What is Wushu ? Literally it means military art. The term ‘Wu’ means martial or military, ‘Shu’ – art, method or skill. Wu Shu is also the generic term of reference for Chinese martial arts. All around the world, Chinese martial arts are known as Kung Fu, Gungfu or Gongfu. In  free interpretation Kung Fu means result obtained through a great effort.

According to this meaning, in China it is said that a person who achieved a skilful level in a profession ‘has a good Kung Fu in that field’. Beyond terms gaining ‘martial skill’ – wushu or ‘the result through a great effort’ – kung fu, needs the understanding of a deeper meaning. The person has to be driven by motivation, to have a purpose, a target that he wants to reach. Self-control, discipline is another absolutely necessary component part without which great effort can’t be made. Then, it is the problem of time, a certain number of years being necessary for accumulating, practicing  and perfecting knowledge in this domain. So, motivation, self - discipline and dedicated time are the defining elements that must be taken into account by a Chinese martial arts student. Next, we’ll see through some aspects of Wushu history and mention some essential systems and styles. 

According to historical documents, the first forms of martial methods were  introduced in China by its first emperor – the legendary Chin Shi Huang Di. He proved to be a skilful General and united the Chinese kingdoms, setting the base of a vast and strong Empire. He ascended the throne in 2698BC. The fighting method used in training the military was some kind of wrestle, called ‘Jiao Ji’.

This system developed and in the time of the Qin Dynasty – 221 BC it was called ‘Jiao Li’. It consisted of kicking techniques, throwing, articulary and attacks on vital points. The system based on throwing is nowadays called ‘Shuai Jiao’ and has its roots in these ancient military methods.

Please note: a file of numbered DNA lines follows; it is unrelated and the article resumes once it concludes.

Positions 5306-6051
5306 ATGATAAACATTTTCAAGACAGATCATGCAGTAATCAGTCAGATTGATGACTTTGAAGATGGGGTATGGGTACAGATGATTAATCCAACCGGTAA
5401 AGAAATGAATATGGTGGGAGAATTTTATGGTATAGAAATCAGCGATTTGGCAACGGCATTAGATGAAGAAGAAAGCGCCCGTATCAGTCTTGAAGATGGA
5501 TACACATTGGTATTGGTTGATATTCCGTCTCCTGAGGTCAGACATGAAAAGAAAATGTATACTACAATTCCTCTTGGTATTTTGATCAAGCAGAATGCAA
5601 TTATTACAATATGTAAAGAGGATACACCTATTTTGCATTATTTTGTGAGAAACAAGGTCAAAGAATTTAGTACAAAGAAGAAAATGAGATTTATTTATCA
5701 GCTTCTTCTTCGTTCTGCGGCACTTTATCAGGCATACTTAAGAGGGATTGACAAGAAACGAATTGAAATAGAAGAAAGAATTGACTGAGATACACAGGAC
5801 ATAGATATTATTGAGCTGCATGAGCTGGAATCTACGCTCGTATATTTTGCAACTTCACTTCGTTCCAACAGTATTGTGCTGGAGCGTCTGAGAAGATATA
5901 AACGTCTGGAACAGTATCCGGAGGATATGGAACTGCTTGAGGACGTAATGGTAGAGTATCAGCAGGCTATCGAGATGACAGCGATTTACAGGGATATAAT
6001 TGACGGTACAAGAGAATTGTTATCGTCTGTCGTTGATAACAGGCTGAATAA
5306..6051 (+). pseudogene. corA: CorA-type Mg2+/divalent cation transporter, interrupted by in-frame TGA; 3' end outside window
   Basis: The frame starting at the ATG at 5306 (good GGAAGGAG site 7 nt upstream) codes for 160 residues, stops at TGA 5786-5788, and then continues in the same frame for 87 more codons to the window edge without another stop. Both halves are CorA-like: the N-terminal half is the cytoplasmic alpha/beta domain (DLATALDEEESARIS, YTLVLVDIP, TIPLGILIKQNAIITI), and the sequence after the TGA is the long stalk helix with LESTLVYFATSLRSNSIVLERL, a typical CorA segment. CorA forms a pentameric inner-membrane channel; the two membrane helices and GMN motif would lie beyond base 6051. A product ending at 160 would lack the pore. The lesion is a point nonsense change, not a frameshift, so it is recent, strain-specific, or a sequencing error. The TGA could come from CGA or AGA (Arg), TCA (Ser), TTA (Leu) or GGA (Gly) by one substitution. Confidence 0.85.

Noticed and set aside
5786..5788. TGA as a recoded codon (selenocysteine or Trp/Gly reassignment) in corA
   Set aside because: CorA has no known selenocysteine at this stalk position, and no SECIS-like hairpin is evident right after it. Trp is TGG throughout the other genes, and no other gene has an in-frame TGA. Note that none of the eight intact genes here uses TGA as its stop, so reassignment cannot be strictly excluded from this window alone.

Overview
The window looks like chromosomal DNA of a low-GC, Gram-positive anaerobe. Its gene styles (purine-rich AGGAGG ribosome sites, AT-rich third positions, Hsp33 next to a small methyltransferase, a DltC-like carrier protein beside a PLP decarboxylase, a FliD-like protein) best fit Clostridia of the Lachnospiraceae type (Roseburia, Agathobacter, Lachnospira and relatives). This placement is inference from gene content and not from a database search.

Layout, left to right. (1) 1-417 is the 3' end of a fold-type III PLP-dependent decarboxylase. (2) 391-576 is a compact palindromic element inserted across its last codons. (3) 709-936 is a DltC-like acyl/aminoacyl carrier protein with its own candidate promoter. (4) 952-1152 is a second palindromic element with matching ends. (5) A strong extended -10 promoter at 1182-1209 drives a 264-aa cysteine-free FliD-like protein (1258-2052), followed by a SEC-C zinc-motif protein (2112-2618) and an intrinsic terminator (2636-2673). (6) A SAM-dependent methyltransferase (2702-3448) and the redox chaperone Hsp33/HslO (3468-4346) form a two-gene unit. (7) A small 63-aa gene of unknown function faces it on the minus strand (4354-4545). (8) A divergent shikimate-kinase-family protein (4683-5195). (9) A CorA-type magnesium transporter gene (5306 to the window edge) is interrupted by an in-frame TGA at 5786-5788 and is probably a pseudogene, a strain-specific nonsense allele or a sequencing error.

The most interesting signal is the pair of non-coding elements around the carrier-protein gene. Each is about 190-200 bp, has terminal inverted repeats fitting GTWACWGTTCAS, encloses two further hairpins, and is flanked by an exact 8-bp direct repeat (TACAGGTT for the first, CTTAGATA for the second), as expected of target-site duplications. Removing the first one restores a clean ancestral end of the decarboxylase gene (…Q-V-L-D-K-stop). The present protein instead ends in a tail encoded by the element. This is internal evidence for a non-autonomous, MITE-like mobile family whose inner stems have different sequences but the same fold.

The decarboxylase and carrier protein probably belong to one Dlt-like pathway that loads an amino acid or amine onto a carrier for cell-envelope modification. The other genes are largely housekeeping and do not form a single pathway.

Great clans, which were permanently in conflict throughout the history, contributed a great deal to the development of martial arts. Each of these clans practiced a specific fight style, which was kept in great secret; therefore its efficacy in fight was great.

From these fighting methods were built up later lots of classic Chinese styles. Physical exercises practiced by monks were other sources of martial arts. At first, they consisted of energetically gymnastics, based on principles of classical Chinese medicine; than, in time, the exercises developed in real fight systems. It seems that the Taoist monks practiced energetically exercises since 500BC. Doctor Hua T’uo registered around 220 AD a group of movements called ‘the dance of  the five animals’, that were at that time: the tiger, the stag, the monkey, the bear and the bird. Later, this work inspired numerous imitative fight systems. The Qi Gong schools, traditional methods of directioning inner energies of human body, developed from the energetic gymnastic exercises.

Around 550AD the Hindu monk Bodhidarma came in China to teach Buddhism. In the famous monastery of Shaolin, the monk created ‘ the 18th hands of Lo Han, gymnastic exercises with energetic character, that were used for maintaining the health of the monks. It was from these movements that the powerful fighting system of Shaolin was developed later.
The marvelously General Yue Fei, who lived in the time of the South Song Dynasty in 1100, was the one who perfectioned a new and efficient fight system for the imperial army. He created the well-known ‘ 108 techniques’ base of Eagle’s claw style ‘ Ying zhao’. By practicing this system, the Chinese army succeeded to eject successfully hordes of riders who invaded their land from the north steppe. The founder of the Eagle’s claw style, a great patriot, an undefeated warrior, he became famous, loved and respected by the Chinese people.
In the mysterious Wu Dang Mountains the roots of Taoist practice were lost in the darkness of time. In the 7th century the existence of a Taoist monastery was traced back. During the centuries were built in the mountain lots of temples and palces reaching the top with the reigning period of Zhu DI Emperor around the 1400 years. The place – of unbelievable and mysterious beauty, inspired generations of monks in creating a complex system of meditation, energetic methods, fight techniques, known as ‘Wudang style’. The Taijiquan style has its roots in this system and it is spread all over the world nowadays. During the 16-19 centuries, Chinese martial arts reached an effervescent development. So, nowadays there are for real hundreds of styles. Many of these were lost in the darkness of time, others were simply forgotten. Many valuable styles were lost because the masters had died before they could teach somebody about their style.
Having the purpose of keeping safe as much as possible the priceless cultural inheritance, the leadership of China decided to gather and synthesize the Wushu styles (around the 1950). This was the way that nowadays known ‘modern Wushu or contemporary Wushu’ appeared. The new sport seems to have a fast evolution and it is recommended to be the next Olympic sport at the 2008 Beijing Olympics.